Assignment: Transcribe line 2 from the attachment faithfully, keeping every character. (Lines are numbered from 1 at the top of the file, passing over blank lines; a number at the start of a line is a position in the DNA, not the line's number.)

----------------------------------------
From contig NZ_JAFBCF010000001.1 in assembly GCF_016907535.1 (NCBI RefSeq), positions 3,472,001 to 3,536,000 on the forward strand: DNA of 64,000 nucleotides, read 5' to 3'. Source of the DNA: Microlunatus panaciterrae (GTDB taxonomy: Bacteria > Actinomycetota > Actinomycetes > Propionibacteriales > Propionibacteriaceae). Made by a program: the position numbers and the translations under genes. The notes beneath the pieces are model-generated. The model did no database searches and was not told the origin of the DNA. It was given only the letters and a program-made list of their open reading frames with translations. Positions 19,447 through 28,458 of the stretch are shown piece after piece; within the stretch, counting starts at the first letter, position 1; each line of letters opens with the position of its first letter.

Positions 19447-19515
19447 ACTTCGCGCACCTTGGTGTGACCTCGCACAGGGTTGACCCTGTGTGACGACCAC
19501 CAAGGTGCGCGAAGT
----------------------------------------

Positions 19447-19515